14 June 2001
TO: C. Paul Robinson, President Sandia National Laboratories
Joan Woodard, Executive Vice-President, Sandia National Laboratories
Dear Paul and Joan:
In a May 31, 2001 memo (received at Sandia of 6 June 2001), the Director of the DOE Office of Counterintelligence , Mr. Micheal J. Waguespack announced the new DOE policy with regard to requesting medical information from polygraph subjects. I commend your review of this memo in full, but in part it reads:
""While OCI is no longer requesting a medical consent, there may be situations where submission to an examination would be inappropriate on the basis of a current medical of psychological condition. It is in such circumstances where a waiver may be appropriate.
It is incumbent on applicants and incumbents to the high-risk programs to raise any medically related concerns (emphasis added). Although the pertinent language in the attachment addresses a waiver potential, it also provides that the candidate should take the initiative in seeking such a waiver."
Based on this text, I believe that the "new" policy falls far short of addressing the specific concerns of Laboratory technical staff and Sandia's Chief Medical Officer, Dr. Larry Clevenger in that it appears that the DOE appears to reserve the right to obtain such information and render a judgement on the suitability of candidates to take the polygraph. More ominously, I believe the new policy also creates a duty on the part of individual laboratory employees to come forward with "medically related" information before taking the polygraph. Since there are no guidelines, articles, or textbook chapters anywhere in the medical, psychiatric and psychology literature on "medical contra-indications to the polygraph", this is, in my view, a liability that is impossible to address and leaves Employees open to adverse action should they somehow fail to disclose "medically relevant" information.
But, I am most deeply troubled by the implications inherent in the demand by the Department that Employees consult their physicians to determine if there is "any indication" that the Employee should not take the test. In the draft "Notification Letter" for employees attached to the OCI memo, Mr. Waguespack states:
"Pursuant to section 3135c of the NDAA for Fiscal Year 2001 (Public Law 106-398) the Secretary of Energy may waive the polygraph requirement if he or she determines, after consultation with the covered person and appropriate medical personnel, that the treatment of a medical of psychological condition of the covered person should preclude the administration of the polygraph examination. In addition, 10 CFR section 709.4(b)(2) provides that the DOE Test Center may grant a waiver to any individual who is being treated for a medical or psychological condition or is taking medication which, based upon consultation with the individual, is determined to preclude that individual from being tested. You may wish to consult your appropriate medical personnel to determine whether, based on these criteria, there is any indication that you should be precluded from being tested." (emphasis added)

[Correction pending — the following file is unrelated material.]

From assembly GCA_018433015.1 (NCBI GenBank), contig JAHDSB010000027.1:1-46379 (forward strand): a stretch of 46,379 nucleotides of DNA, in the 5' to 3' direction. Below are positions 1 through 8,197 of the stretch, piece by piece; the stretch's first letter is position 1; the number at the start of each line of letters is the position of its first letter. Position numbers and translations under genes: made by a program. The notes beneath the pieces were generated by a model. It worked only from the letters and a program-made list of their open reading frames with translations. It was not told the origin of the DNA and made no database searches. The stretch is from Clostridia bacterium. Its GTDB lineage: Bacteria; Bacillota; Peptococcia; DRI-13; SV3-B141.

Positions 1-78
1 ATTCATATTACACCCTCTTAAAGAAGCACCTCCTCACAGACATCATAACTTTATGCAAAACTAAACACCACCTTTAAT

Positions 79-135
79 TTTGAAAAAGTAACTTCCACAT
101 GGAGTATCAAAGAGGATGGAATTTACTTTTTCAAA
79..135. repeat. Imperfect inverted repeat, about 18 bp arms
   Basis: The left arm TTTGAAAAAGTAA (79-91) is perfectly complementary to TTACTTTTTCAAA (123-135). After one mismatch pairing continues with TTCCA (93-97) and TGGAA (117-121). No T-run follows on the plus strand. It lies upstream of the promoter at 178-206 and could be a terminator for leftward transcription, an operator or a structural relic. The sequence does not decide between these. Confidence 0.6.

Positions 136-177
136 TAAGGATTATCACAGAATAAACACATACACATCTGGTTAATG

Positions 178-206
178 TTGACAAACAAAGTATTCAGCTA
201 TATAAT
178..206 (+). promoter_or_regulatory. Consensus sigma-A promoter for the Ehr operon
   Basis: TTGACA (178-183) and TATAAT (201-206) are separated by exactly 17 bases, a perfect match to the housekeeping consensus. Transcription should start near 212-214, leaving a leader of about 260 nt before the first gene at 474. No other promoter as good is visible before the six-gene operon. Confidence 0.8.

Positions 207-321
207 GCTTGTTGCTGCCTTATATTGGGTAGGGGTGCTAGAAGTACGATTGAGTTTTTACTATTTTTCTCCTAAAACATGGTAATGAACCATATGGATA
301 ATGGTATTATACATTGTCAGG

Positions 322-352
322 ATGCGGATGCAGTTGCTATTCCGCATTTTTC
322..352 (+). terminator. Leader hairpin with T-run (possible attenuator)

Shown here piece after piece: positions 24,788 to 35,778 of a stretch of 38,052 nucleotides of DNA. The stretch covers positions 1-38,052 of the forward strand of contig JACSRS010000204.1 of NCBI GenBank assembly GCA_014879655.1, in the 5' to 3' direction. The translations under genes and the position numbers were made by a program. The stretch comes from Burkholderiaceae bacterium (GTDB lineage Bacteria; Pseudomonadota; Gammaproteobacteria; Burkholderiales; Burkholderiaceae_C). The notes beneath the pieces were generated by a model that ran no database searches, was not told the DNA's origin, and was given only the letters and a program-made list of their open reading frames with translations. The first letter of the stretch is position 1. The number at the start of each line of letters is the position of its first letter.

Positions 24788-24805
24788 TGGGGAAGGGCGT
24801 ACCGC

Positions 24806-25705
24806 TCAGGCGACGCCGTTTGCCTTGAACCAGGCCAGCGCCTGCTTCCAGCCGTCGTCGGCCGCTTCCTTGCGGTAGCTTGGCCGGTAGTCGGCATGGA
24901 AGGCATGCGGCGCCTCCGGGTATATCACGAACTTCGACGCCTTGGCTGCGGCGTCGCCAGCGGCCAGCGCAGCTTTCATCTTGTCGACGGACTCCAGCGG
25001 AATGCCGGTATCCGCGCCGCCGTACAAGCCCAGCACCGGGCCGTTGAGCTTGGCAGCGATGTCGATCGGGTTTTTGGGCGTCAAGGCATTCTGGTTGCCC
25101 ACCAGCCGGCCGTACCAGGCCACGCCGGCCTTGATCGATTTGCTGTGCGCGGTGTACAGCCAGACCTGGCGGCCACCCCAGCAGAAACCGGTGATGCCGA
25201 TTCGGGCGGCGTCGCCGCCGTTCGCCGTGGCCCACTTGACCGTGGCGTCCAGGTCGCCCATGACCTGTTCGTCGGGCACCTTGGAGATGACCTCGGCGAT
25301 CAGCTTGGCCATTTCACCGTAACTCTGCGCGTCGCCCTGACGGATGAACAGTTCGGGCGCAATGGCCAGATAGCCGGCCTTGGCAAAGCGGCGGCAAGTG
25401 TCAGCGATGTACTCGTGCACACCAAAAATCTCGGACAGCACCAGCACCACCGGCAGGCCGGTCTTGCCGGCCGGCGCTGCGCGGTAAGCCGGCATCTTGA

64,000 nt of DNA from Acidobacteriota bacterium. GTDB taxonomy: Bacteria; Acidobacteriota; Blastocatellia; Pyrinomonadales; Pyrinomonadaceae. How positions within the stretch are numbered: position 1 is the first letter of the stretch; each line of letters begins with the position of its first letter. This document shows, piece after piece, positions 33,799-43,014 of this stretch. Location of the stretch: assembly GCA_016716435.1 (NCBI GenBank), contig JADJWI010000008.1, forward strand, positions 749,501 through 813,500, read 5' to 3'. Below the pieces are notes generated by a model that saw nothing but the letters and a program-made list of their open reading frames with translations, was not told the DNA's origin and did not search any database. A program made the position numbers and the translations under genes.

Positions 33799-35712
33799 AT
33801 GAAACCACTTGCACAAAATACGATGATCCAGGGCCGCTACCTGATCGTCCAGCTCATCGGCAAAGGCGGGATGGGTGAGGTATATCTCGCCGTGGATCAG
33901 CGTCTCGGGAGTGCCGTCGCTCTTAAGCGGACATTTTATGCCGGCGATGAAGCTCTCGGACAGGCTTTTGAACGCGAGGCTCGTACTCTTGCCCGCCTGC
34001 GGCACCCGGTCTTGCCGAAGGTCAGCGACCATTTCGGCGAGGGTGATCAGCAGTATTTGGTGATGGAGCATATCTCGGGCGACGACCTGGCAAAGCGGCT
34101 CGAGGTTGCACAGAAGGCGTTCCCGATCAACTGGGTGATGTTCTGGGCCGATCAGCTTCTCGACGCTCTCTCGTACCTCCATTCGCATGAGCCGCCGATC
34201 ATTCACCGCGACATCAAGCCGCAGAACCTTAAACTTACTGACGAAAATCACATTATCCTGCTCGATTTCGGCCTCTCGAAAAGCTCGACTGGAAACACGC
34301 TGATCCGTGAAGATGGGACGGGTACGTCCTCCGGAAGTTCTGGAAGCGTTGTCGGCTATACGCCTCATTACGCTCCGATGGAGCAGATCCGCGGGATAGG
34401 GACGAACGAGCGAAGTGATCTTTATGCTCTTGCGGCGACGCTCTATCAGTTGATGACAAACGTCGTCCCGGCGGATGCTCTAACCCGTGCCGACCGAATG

Physicians will face serious ethical problems should they be consulted by Employees seeking to carry out the new requirement to identify "medically relevant" information. I reviewed this matter in detail with Dr. Grant LeFarge, Secretary to and Member of the New Mexico Board of Medical Examiners by telephone yesterday. He agreed that, at least on initial evaluation, physicians would be acting in contravention of medical privacy and also to the detriment of the doctor-patient relationship in rendering such judgements. Further, since there is a dearth of scientific information supporting the credibility (a priori) of the polygraph as a diagnostic test as well as the widely known problem of false positives in the face of a vanishingly small number of "true" positives when the test is used in a screening mode, physicians would be ill-advised to participate in any way in conforming with this onerous government requirement. Dr. LeFarge asked me to forward to him a copy of the Mr. Waguespack memo and the relevant, though limited, medical references on the subject.
Attached you will find a copy of the letter I sent to Dr. LeFarge, which includes the references to medical articles substantiating the flaws that render the polygraph an unacceptable tool from the medical perspective. I would be pleased to FAX hardcopies of the articles which are from the most prestigious journals in medicine - The New England Journal, Journal of the American Medical Association, and The Lancet - should you wish to have them for future reference.
I realize that I am engaging in struggle that is controversial, and potentially even damaging to me personally. In no way do I seek to place Sandia or its management in a dangerous or untenable position as the serious problems with the DOE Polygraph Program are debated. But, I have always taken to heart the oath I uttered upon becoming a physician. It is not possible for me sit quietly in the face of an attempt on the part of the DOE OCI to coerce the New Mexico medical community into being complicit in acts that are both unethical and destructive of the doctor-patient relationship. I expect that all of us would expect our own physicians to be fully informed in this matter should this regrettable new policy go forward unchallenged.
Alan P. Zelicoff, MD
Center for National Security and Arms Control
Mail Stop 1203
Sandia National Laboratories
Albuquerque, NM 87185-5800
Phone: (505) 844-8020
FAX: (505) 844-8119
Secretary: Judy L. Wade -- (505) 844-7110